You must mimic nature as closely as possible if you are to expect even marginal success with the more difficult subjects, and again, providing the proper soil mix is only the beginning. In nature we find most species with their heads in the sun, and a low growing, native ground cover keeping the bulbs cool. Their need for an accompanying, protective ground cover in most cases is essential. Venturing out further than this requires planning, a great deal of care, and a gardening spirit that is not easily dampened by failure. Those that succeed are the ones that don’t see a loss as a failure, but see it as a learning experience. Some species have foiled even the most knowledgeable of horticulturists in the most prestigious botanical gardens in the world.

Photographs
The photos shown for each species are offered as the best example we have of color and flower form. The flowers of many wild lilies have colors that vary in hue as well as spotting patterns, even within the same colony, let alone natural colonies that may be separated by hundreds of miles. Many photos shown were taken of stock plants over the years at our nursery unless otherwise noted. No, there are no commercial quantities of most of these available. Some photos came from lily friends while some that had no labeling other than to say, “in Bunny’s garden”, which has left us wondering who sent them to us after years of being in storage. Some have faded with time but do still have merit in giving an overall view of each flower.

This is not meant to be in any way a definitive work on Lilium, but is in response to many customer inquires over the years concerning these wonderful works of God and their wishes to view photos. Where there was a choice of using a photo of a nursery grown plant or one tracked in the wild, we have opted for the photo taken in the natural habitat. Or, in the case of Lilium Alexandrae for example, given us by the late Ed McRae was by far the best example of this species, far surpassing our nursery photo. We especially thank Eddie for freely sharing over many years, his firsthand knowledge and contagious love of the genus Lilium.

Many avid growers of Lilium species have come forward with beautiful examples of their gardening skills and we thank them all for their contributions to this knowledge base either sharing with us directly, or posting their photos to Wikimedia Commons. Included here are historic photos from the late 30's to the early 50's of specimens grown by the late Edgar Kline, as provided in the collection of slides given us by the daughter of the late Bill and Mary Hoffman.

Contributors
A special “Thank You”, in alphabetical order, Dr. Richard Adams, David Allen , Alpsdake, Japan, Professor Leonid Averyanov, Russian Federation, Keith Baldie, Switzerland, Dr. Orrel Ballentyne, Denis Barthel, Nathan Barwick, New Zealand, Blog.daum.net, Korea, David Boufford, St. Mary's College of California, Mana and Vijay Chandhok, Paul Christian, United Kingdom, Julia Cordon, Head Gardener at the Explorers Garden in Scotland, Darm Crook, Canada, Shawn DeCew, Rimmer De Vries, Dr. Fritz Ewald, Germany, Jim Fowler, Fturmo, John Game, Steve Garvy, Scotland, Dianna Gibson, Klaus Goldbeck, Jean-Pol Grandmont , Ernest Gugel, Sonia Halm, Switzerland, Bret Hanson, George Hartwell, Melvyn Herbert, United Kingdom, Tom Hilton , Chris Hind, Scotland, Axel Hintze, Germany, Bill & Mary Hoffman, William Holden, Jason Hollinger, Frithjof Holmboe, Richard Hyde, United Kingdom, Christer Johansson, John Kahekuia, Zaire, Hannah Kang, Boyd Kline, Edgar Kline, Nkah Koeb Russian Federation, Karl Kristensen, Charles Kroell, Dr. Nick V. Kurzenko, Russian Federation, Lobsterthermidor, Krista Lundgren, John Longanecker, John Lykkegaard, Denmark, Vahe Martirosyan, Cheung Siu Ming, Hong Kong, Gene Mirro, Alan Mitchell, Scotland, Hiroshi Moriyama, Japan, Keir Morse, Earl Nance, Oldrich Navratil, Czech Republic, National Institute of Ecology, Korea, Joseph Nemmer, Jan Nilsson, Rictor Norton, Sweden, Bjornar Olson, Denmark, Paddy Parmee, United Kindgom, Gideon Pisanty, Israel, Lee Poulsen, Thorkild Poulsen, Richard Ree, Riz Reyes, John Rusk, Claire Scobie, Australia, Doreen & Vernon Smith, Göte Svanholm, Sweden, Moto Shimizu, Japan, Steven Thorsted, Simon J. Tonge, Dr. Amadej Trnkoczy, Uleli, Paul Van Egdom, Holland, Miguel Vieira, Magnus Wallstén, Switzerland, Pontus Wallstén, Switzerland, Yijia Wang, China, Lin Wei, China, Tony Willis, United Kingdom, Sheli Wingo, Bleddyn and Sue Wynn-Jones, United Kingdom, Dana York, and Peter Zale.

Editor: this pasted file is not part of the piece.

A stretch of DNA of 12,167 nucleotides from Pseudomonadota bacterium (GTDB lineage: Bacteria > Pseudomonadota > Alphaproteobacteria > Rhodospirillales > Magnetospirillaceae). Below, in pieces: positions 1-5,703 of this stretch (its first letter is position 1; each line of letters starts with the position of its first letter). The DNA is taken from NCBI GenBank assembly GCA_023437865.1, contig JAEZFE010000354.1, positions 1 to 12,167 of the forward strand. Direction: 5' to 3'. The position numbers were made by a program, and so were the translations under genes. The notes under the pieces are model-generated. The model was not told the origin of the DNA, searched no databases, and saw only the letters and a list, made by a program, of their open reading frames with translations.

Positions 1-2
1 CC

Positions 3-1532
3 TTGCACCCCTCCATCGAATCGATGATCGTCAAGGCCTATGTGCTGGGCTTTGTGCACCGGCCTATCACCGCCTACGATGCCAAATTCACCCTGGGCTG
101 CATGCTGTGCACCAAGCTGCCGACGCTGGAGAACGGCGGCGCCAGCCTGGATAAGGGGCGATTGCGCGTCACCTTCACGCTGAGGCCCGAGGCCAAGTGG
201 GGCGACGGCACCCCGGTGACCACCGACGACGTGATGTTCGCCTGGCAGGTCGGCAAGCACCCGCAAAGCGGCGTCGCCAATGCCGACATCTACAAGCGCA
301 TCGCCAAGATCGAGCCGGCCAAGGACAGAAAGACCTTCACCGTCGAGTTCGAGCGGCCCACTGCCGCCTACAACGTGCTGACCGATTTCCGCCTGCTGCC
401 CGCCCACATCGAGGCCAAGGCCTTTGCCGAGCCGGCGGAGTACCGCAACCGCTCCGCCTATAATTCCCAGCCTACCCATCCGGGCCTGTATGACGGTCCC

Please note that while this knowledge base is completely free for you to view, nearly all photographs were granted permission to be ONLY used for this project, which means they are not free to download or use in other publications or internet sites, without license or permission from the individual copyright holder (contributing photographer).

©2008-2019 Robert J. Gibson USA for layout and design - in Collaboration with Pontus Wallstén of Switzerland - whom without his lily contacts throughout the world, this work would not have been possible.

Pontus Wallstén has an excellent book titled 'The Lily Species and their bulbs' which we consider the most complete and detailed book ever printed on Lilium species. For more information on his book, Pontus can be contacted by email at pontus.wallsten@bluewin.ch . He also offers some rare, nursery grown species lilies in very limited quantities that are shipped from his nursery in Switzerland.

Our next step is to transfer this Photo Gallery to a Power Point presentation for loan to garden clubs, plant societies, or botanical gardens. It may also be moved to a separate WordPress website as well, however this will take some time to transfer.

Clicking on a photo will open a new page, with a larger image, and more information or additional photos both of the species as well as in some cases a hybrid example bred from that particular Lilium species.